LRW: There hasn’t been much in my life that has been formal, but there has been a lot of training. During my time in home school I learned how to study independently, and it has been a priceless skill. When I decide I want to learn something, I research the topic, assemble a curriculum, attend lectures, and interview people in the field until I have exhausted all forms of learning. Then I go do all the cool stuff I learned. It isn’t formal, but it is training.
I had Chasing Tales edited like crazy. I am the world’s worst speller, and I’m dyslexic as hell, so I hired an awesome team of editors known as Verve Editing. They did an amazing job, and I can’t wait to work with them again.
The way I see it, editing is one of the most important parts of publishing any book. You need great editors, and you need to be able to communicate with them. You must put your ego aside and listen to the cold, hard facts if you want your book to be the best it can be.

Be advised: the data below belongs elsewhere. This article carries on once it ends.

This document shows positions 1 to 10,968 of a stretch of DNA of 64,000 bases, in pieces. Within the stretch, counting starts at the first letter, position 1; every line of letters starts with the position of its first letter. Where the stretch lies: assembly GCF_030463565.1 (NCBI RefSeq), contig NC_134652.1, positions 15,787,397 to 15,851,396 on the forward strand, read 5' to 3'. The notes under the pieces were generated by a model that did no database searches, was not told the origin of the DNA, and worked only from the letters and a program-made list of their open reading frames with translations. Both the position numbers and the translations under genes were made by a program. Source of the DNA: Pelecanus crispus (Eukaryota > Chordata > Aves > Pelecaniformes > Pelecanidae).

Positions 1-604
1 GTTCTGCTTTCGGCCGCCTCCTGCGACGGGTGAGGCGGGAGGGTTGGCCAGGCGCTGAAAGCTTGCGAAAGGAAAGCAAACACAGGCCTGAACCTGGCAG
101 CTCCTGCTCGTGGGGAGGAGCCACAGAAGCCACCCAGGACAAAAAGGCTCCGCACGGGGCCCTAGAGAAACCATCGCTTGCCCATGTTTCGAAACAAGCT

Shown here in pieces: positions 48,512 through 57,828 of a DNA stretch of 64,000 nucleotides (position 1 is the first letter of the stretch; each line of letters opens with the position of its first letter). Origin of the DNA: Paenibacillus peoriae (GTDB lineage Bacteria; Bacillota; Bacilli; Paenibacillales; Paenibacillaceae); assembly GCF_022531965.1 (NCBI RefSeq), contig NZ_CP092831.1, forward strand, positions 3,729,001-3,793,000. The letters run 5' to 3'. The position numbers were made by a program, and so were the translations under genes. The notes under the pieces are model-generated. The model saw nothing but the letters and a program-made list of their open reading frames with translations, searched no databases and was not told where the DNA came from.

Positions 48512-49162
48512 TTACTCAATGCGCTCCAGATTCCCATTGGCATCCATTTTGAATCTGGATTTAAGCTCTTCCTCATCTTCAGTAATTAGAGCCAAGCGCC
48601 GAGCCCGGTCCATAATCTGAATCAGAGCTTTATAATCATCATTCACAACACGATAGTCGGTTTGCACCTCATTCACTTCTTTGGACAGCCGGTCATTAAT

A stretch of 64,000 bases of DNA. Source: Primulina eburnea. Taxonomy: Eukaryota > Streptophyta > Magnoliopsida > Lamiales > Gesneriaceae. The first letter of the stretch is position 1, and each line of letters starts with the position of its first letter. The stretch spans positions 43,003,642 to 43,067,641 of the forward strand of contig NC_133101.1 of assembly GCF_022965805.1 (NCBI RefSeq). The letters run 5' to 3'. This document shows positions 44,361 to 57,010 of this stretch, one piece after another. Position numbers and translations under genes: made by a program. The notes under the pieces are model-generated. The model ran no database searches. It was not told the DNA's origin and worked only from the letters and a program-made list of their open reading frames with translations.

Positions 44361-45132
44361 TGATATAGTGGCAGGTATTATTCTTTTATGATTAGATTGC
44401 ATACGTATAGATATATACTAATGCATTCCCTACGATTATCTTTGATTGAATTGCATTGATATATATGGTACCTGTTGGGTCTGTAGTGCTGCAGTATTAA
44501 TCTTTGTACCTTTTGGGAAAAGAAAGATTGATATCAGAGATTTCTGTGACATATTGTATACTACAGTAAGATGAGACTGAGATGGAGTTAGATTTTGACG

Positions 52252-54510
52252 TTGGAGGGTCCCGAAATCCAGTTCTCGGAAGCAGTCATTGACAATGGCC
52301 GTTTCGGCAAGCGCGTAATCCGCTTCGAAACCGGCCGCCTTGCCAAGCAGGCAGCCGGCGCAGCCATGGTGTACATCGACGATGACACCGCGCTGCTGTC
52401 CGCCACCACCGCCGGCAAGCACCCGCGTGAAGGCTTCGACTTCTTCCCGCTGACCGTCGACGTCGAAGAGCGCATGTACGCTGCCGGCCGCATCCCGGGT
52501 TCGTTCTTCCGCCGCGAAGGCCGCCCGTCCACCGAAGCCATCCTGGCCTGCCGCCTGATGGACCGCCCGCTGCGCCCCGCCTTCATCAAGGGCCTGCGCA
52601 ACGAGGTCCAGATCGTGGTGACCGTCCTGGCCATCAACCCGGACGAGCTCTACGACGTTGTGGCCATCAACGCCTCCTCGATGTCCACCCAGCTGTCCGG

Asking how many drafts is like asking how many stars there are in the sky. I can’t keep track. I reworked Chasing Tales for a year and a half. I worked on it almost every day, and I’m sure I could have kept going forever. Eventually I just had to be done so I could start the next book.
LA: What's next for you, personally and professionally?
LRW: I have already started the second book in the Chasing Tales trilogy, entitled, Borrowed Dreams. La Familia Publishing will also begin accepting manuscript submissions this winter, and I have hired Lauren Barnhart to oversee the small press.
When I’m not writing I will still be working as the Director of Fine Art and Gallery development at La Familia. I love working with our artists, and I would be an awful author without them.
In short, it’s going to be a busy life, and I’m looking forward to every minute of it.Powered by Sidelines